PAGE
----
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University of Connecticut Neag School of Education ORCA

ORCA Project Overview

Assessing Online Reading Comprehension: The ORCA Project

Online reading comprehension requires additional skills, beyond those required during offline reading comprehension (Coiro & Dobler, 2007; Leu, Kinzer, Coiro, & Cammack, 2004; Mayer, 2008; RAND, 2002; Strømsø, in press). Developing online reading comprehension skills is increasingly important for any nation determined to lead a global information economy (Rouet, 2006). In order to develop these skills, we require assessment instruments for online reading comprehension that are both psychometrically sound and practical (Leu, et. al, 2008). Using a systematic, iterative process, the Online Reading Comprehension Assessment (ORCA) Project will initiate this work. It will:

  1. develop three different types of valid and reliable assessments to measure online reading comprehension;
  2. evaluate the internal assessment characteristics for each instrument type to inform decisions about which is most useful and practical for schools; and
  3. estimate both the utility and practicality of each instrument in the eyes of key decision makers: teachers, school administrators, and Chief State School Officers.

The ORCA Project will be based on: a partnership with three states engaged in important literacy and technology integration initiatives within their schools (Maine, North Carolina, and Connecticut) and with the New England and Islands Educational Research Lab. It will be led by a research team with expertise in multiple areas essential to developing online reading comprehension assessments: theory development, instruction, research design, measurement, and statistical analysis. In addition, the work will be regularly informed by a Scientific Review Board, consisting of leading researchers in reading comprehension, assessment, and science education. Finally, an interactive, online site will be developed to both disseminate ongoing results and invite additional insights and suggestions from the research community as the work unfolds.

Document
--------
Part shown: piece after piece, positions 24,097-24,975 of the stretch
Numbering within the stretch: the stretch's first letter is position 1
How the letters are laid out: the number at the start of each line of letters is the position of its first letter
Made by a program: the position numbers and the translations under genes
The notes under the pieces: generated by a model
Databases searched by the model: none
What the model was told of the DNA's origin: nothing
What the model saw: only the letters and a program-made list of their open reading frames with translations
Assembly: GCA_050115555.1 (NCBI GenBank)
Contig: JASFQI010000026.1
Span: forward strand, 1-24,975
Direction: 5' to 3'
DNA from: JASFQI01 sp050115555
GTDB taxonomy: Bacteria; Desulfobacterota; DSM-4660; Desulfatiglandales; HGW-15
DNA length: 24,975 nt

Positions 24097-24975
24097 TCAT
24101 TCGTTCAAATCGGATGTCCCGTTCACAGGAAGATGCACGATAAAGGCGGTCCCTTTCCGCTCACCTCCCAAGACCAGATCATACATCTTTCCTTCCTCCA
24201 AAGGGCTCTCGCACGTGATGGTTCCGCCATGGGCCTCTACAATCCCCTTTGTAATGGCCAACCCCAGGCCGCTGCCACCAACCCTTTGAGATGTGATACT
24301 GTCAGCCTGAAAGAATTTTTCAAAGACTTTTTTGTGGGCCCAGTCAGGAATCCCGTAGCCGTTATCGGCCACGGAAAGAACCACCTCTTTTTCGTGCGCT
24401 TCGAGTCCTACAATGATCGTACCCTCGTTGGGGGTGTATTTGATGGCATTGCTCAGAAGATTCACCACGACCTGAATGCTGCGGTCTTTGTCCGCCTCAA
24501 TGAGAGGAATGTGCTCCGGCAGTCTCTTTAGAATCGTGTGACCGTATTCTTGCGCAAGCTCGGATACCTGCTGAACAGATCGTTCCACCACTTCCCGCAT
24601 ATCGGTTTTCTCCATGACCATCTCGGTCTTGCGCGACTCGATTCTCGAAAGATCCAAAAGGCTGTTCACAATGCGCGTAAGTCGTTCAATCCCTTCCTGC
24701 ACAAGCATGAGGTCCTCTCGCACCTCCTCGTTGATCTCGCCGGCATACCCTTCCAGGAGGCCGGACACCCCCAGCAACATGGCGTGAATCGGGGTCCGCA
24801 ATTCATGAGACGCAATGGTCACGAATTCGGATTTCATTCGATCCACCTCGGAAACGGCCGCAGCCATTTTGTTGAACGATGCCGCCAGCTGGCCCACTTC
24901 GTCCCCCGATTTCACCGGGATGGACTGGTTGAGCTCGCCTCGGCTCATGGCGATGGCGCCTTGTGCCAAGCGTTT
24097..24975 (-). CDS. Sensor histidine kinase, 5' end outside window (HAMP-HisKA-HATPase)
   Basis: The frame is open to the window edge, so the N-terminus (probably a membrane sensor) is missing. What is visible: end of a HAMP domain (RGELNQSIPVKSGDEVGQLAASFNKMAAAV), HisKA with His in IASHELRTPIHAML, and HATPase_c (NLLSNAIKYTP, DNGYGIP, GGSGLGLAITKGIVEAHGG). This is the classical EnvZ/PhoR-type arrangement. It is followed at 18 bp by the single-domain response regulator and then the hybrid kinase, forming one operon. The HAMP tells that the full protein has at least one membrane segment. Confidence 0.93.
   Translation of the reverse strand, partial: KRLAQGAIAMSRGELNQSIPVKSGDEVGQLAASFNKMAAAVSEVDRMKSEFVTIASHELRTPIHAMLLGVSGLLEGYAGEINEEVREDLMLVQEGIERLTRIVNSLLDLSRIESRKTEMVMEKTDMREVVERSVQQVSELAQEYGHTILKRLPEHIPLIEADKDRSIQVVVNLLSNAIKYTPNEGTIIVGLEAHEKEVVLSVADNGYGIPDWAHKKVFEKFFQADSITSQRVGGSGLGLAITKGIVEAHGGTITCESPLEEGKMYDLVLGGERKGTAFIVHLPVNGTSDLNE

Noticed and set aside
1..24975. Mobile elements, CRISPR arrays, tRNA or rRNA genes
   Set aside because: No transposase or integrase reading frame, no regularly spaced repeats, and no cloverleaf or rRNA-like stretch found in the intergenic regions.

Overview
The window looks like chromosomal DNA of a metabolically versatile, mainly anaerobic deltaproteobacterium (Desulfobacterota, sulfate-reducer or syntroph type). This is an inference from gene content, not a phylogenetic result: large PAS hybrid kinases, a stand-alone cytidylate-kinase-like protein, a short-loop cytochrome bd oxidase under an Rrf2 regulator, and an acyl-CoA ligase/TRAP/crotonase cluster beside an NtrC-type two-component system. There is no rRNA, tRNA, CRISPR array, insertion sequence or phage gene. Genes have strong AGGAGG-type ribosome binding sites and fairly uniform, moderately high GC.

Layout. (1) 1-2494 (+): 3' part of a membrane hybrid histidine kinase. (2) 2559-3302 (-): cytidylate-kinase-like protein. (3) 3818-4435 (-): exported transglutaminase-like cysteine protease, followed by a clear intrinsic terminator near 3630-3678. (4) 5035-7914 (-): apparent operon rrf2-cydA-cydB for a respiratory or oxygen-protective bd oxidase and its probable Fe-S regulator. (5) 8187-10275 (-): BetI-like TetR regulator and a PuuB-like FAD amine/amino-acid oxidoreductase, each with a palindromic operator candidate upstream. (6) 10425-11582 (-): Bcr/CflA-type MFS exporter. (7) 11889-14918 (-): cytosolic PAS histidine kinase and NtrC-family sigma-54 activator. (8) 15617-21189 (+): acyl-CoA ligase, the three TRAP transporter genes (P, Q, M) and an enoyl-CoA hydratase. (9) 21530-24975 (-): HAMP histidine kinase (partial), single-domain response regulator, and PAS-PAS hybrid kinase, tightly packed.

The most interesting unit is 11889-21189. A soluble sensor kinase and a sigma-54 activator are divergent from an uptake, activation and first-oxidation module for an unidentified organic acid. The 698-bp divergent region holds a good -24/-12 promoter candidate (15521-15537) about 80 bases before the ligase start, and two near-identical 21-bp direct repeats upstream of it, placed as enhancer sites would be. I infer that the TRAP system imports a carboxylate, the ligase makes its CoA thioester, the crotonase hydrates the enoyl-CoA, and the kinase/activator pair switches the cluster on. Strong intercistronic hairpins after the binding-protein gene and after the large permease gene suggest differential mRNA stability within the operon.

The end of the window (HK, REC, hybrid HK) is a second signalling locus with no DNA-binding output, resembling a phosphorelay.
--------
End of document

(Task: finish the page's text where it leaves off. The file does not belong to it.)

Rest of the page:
Coiro, J., & Dobler, E. (2007). Exploring the comprehension strategies used by sixth-grade skilled readers as they search for and locate information on the Internet. Reading Research Quarterly, 42, 214–257. doi:10.1598/RRQ.42.2.2

Leu, D. J., Jr., Coiro, J., Castek, J., Hartman, D. K., Henry, L. A., & Reinking, D. (2008). Research on instruction and assessment of the new literacies of online reading comprehension. In C. C. Block, S. Parris, and P. Afflerbach, (Eds.), Comprehension instruction: Research-based best practices. (pp. 321–346). New York: Guilford Press. [Google Books]

Leu, D. J., Jr., Kinzer, C. K., Coiro, J., Cammack, D. (2004). Toward a theory of new literacies emerging from the Internet and other ICT. In R. B. Ruddell & N. Unrau (Eds.), Theoretical Models and Processes of Reading, Fifth Edition (1568–1611). Newark, DE: International Reading Association. [PDF /]

Mayer, R. (2008). Multimedia literacy. In J. Coiro, M. Knobel, D. Leu, & C. Lankshear (Eds.). Handbook of research on new literacies, (pp. 359–376). Mahwah, NJ: Erlbaum. [Google Books]

RAND Reading Study Group. [RRSG]. (2002). Reading for understanding: Toward an R&D program in reading comprehension. Santa Monica, CA: Rand. [PDF / RAND Corporation]

Rouet, J.-F. (2006). The skills of document use: From text comprehension to Web-based learning. Erlbaum, Mahwah, NJ. [Google Books]